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Huawei’s vice president, Deng Tao, has called for increased cooperation on IP matters between international technology companies. “In order to build a healthy global intellectual property rights ecosystem that drives technological and social progress, it is vital that we adopt cooperative and collaborative approaches that respect and protect IPR," he said, continuing: "We appeal to global organizations, be they governmental bodies, industry associations, or enterprises, to expand their capabilities for IPR collaboration and create viable mechanisms that enable greater IPR access, protection, and paid use. Adopting such approaches will mitigate and help to resolve disputes, while also encouraging innovation and technological progress."
Deng’s comments were made at a recent ambassador roundtable in Beijing hosted by USITO, a trade association that represents the American information communication technologies industry in China, at which he was giving the keynote address.
Those in the west who take a blanket view of Chinese companies as IP infringers might be surprised to hear such a call for transparency and collaboration, particularly to an audience of Americans. But Huawei and other Chinese technology companies have got increasingly good reason to consider themselves as major players in the sector, and it is in their interest to make sure that the market place knows that they are willing to play by the rules.
Huawei is at pains to show that it is doing everything it can to use IP in a manner that is beneficial to the whole industry. The company spends around $300 million every year in legitimately using others’ patents, and is also involved in dozens of cross-licensing agreements. Deng’s comments echo those of Haibo Wang from ZTE. In an interview in the current issue of IAM, he called for more licensing programmes as an alternative to the “frequent and frivolous patent litigation” that damages the industry – however he also remarked on the high cost of licensing, arguing that it should be a more reasonable percentage of the overall cost of the product.
Huawei and ZTE’s attitude is understandable. As relative newcomers to the international marketplace, Chinese companies are not as deeply embroiled in the smartphone wars as their more established US and European counterparts, and they will no doubt want to keep it that way. But as Chinese mobile manufacturers become more and more successful outside the domestic market, it is perhaps inevitable that they will become vulnerable to patent attack from their global competitors. In fact, this is something that a recent report put together by the China Academy of Telecommunication Research, a branch under the Ministry of Industry and Information Technology, has explicitly warned of.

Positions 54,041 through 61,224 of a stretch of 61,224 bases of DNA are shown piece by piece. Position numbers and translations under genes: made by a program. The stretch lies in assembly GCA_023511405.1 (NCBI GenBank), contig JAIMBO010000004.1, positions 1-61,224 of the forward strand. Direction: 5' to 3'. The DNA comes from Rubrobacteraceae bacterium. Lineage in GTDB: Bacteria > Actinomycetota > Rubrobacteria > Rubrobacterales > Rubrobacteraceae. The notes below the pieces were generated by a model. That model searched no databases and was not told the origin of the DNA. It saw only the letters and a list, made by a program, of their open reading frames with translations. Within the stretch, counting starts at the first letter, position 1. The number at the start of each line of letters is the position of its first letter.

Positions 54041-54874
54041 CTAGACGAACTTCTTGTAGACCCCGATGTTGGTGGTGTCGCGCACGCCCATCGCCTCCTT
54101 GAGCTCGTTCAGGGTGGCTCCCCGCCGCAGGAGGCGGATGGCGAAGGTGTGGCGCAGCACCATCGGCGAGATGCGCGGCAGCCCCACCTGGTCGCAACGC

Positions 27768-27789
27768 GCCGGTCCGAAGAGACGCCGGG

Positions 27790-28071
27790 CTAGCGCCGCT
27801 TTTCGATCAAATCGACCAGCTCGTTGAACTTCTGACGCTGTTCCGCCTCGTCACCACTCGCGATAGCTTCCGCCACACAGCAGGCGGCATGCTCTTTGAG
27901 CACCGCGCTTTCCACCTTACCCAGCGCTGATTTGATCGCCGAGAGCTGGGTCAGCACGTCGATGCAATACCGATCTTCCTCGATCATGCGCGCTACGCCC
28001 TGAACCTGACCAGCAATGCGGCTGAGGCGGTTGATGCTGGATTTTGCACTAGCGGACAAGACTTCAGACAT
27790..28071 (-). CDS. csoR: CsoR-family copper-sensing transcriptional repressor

Huawei has also got further reasons to want an open and transparent IP marketplace. The company has encountered a number of problems as it expands globally. These include losing out on a major Australian deal, and being forced by the US government to return patents purchased from 3Leaf - issues that have been based on security concerns by the countries concerned.
So it does seem that Huawei has got more battles to fight than the average Western company in establishing itself as a global player in the field. In addition to the expressed security worries, some of these obstacles may also be due to general suspicions about Chinese companies’ attitudes to intellectual property. A fully transparent IP market then would allow them to demonstrate that they have nothing to hide.
In such a fast-moving sector, it is difficult to predict what the smartphone marketplace will look like, even in the near future. But if Huawei and ZTE continue to grow - and assuming they stick to their pledge to seek collaboration and cross-licensing rather than court confrontation - it could become a much less litigious place. And that may well be a good thing for all smartphone companies, not just the Chinese players.